Conditions and Treatments 
    Increase Font Size   Decrease Font Size   Print Page   Email Friend


    Risk Factors
    When To Seek Help
    Treatment Options
    Where To Seek Treatment
    Singapore National Eye Centre
    Contributed by Ocular Inflammation & Immunology Service


    Uveitis refers to Inflammation of the uvea, the middle layer of the eye. This condition can permanently affect sight or even lead to blindness, if it is not treated.


    Sandwiched between the retina and sclera, the uvea contains many blood vessels that carry blood to the eye. Therefore, inflammation of the uvea can affect vision. In most instances, however, the cause of uveitis is unknown.

    The types of uveitis include: Iritis, intermediate uveitis and retinitis or choroiditis.

    This condition occurs when the uvea near the front of the eye in the iris is inflamed. Iritis can come on suddenly and may last six to eight weeks. Patients will have eyes that are red and painful.

    Intermediate uveitis
    This condition occurs when the vitreous gel and peripheral retina are the predominant site of inflammation. It can also happen suddenly and may last for several months. Patients will experience floaters and blurred vision.

    Retinitis or choroiditis
    This condition occurs when the retina or vascular layer next to the retina (choroid) is inflamed. This condition is slower to begin and may last longer. If it affects the retinal vessels, it is called retinal vasculitis.


    Some of the symptoms associated with uveitis include:

    • Increased reddening of the eye
    • Increased sensitivity to light
    • Blurring of vision, pain, and floaters in the eye

    Consequently some complications that can be the result of uveitis include:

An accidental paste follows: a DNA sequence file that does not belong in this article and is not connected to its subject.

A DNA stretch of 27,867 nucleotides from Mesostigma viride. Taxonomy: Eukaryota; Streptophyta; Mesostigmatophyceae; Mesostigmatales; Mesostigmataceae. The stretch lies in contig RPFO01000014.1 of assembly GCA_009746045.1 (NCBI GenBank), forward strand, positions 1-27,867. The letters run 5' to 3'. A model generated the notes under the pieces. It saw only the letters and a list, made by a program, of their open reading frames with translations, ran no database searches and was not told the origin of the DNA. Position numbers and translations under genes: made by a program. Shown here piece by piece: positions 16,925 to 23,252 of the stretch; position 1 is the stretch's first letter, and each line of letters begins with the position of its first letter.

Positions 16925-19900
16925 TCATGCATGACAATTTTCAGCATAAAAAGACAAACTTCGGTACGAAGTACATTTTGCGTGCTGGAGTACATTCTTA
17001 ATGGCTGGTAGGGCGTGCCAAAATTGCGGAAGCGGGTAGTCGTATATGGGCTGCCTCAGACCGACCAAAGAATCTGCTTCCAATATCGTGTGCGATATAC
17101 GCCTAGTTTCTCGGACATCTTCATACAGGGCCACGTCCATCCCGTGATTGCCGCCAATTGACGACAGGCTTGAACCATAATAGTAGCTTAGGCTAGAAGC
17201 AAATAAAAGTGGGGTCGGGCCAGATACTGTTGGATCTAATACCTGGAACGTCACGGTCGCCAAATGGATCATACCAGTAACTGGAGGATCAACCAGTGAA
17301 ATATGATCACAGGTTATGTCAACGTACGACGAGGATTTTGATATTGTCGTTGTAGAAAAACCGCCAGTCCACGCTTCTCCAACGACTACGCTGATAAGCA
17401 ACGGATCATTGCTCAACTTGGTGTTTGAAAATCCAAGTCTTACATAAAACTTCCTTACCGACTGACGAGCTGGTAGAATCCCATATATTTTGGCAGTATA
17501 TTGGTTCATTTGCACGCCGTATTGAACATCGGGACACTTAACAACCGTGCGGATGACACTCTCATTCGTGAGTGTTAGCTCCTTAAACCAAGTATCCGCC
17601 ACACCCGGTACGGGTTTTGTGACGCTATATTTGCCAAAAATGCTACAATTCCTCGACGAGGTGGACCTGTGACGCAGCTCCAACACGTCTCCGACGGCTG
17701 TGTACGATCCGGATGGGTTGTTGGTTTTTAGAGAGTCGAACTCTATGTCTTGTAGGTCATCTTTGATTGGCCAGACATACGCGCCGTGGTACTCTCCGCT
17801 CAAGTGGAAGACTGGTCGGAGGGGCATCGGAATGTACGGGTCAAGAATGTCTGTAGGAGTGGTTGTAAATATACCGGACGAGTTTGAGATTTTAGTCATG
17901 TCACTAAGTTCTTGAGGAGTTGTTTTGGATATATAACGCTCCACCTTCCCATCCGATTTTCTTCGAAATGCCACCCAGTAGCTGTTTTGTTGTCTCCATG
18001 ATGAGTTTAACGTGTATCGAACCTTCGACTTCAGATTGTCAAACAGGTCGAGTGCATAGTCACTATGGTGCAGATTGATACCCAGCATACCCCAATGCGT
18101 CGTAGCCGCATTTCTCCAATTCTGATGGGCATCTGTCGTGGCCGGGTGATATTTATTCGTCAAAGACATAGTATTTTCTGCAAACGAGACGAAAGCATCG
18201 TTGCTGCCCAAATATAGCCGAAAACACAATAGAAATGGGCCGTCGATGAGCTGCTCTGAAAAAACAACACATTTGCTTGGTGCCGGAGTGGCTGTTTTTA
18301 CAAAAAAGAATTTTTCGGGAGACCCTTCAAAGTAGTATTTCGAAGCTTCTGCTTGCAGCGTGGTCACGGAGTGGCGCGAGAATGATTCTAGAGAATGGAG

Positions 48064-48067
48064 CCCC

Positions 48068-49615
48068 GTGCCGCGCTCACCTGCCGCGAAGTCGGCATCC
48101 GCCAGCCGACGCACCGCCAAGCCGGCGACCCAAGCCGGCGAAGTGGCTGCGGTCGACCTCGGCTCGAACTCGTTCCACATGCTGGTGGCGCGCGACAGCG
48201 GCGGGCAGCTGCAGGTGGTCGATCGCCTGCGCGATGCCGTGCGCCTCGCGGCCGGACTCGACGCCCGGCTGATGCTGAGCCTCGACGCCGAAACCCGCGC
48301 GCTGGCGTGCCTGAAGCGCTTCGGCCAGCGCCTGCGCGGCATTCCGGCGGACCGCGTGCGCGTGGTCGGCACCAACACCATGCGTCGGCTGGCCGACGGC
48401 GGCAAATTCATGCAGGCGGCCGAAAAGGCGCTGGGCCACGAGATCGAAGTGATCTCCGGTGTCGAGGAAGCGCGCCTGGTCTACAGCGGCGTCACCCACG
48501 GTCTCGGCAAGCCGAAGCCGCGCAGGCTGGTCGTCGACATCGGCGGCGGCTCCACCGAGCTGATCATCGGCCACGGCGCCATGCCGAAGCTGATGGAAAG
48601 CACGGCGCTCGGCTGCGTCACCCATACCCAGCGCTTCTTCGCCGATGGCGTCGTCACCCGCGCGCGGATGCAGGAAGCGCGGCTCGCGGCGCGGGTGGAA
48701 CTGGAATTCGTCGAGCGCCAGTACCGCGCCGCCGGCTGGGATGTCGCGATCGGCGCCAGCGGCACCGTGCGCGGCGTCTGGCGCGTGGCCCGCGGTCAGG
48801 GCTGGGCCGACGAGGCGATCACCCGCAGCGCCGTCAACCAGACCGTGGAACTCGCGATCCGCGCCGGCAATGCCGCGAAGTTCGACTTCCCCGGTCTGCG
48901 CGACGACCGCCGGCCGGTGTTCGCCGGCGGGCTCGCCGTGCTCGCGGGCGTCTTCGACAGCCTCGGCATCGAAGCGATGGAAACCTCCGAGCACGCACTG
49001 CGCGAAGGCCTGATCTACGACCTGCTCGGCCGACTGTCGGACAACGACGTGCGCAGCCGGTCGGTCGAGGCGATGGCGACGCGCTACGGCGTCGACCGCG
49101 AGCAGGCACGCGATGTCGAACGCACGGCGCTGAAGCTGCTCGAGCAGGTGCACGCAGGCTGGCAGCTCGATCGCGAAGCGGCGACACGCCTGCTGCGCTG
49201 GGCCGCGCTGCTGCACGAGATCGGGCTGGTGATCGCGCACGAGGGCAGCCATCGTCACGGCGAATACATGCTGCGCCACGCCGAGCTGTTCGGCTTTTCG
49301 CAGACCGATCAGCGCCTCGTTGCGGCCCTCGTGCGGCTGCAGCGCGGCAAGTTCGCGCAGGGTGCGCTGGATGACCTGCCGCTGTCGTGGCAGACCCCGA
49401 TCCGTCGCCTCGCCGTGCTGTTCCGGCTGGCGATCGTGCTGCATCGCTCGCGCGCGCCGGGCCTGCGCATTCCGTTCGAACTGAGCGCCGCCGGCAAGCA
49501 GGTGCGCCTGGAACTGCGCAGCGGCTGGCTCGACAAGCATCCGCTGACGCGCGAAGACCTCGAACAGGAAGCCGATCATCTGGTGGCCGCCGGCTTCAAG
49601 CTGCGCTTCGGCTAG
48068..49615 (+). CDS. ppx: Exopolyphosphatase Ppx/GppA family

• Glaucoma (increase pressure in the eye)
    • Cataract (clouding of the eye’s natural lens)
    • Neovascularisation (growth of new, abnormal blood vessels)

    Risk Factors

    Some of the conditions that can lead to uveitis are:

    • Virus, such as shingles, mumps or herpes
    • Fungus, such as histoplasmosis
    • Parasite, such as toxoplasmosis
    • Related disease in other parts of the body, such as arthritis
    • Result of injury to the eye
    • Bacteria, such as syphilis


    Currently, there exist no proven natural or clinically-approved methods for preventing this condition.

    When To Seek Help

    If you experience redness or pain in your eye, and it does not clear up quickly, you should see an ophthalmologist.

    Treatment Options

    For mild uveitis, the ophthalmologist may prescribe eye drops, especially steroids and pupil dilators, to reduce the inflammation and pain.

    To treat more severe inflammation, oral medication or injections may be given as well. For some patients, they may also need conventional surgery or laser surgery.

    The Web Part has timed out.
    Conditions & Treatments
    Find A Doctor
    Book An Appointment
    Admission And Charges
    Health XChange
    Quick Links

     Subscribe to RSS Feed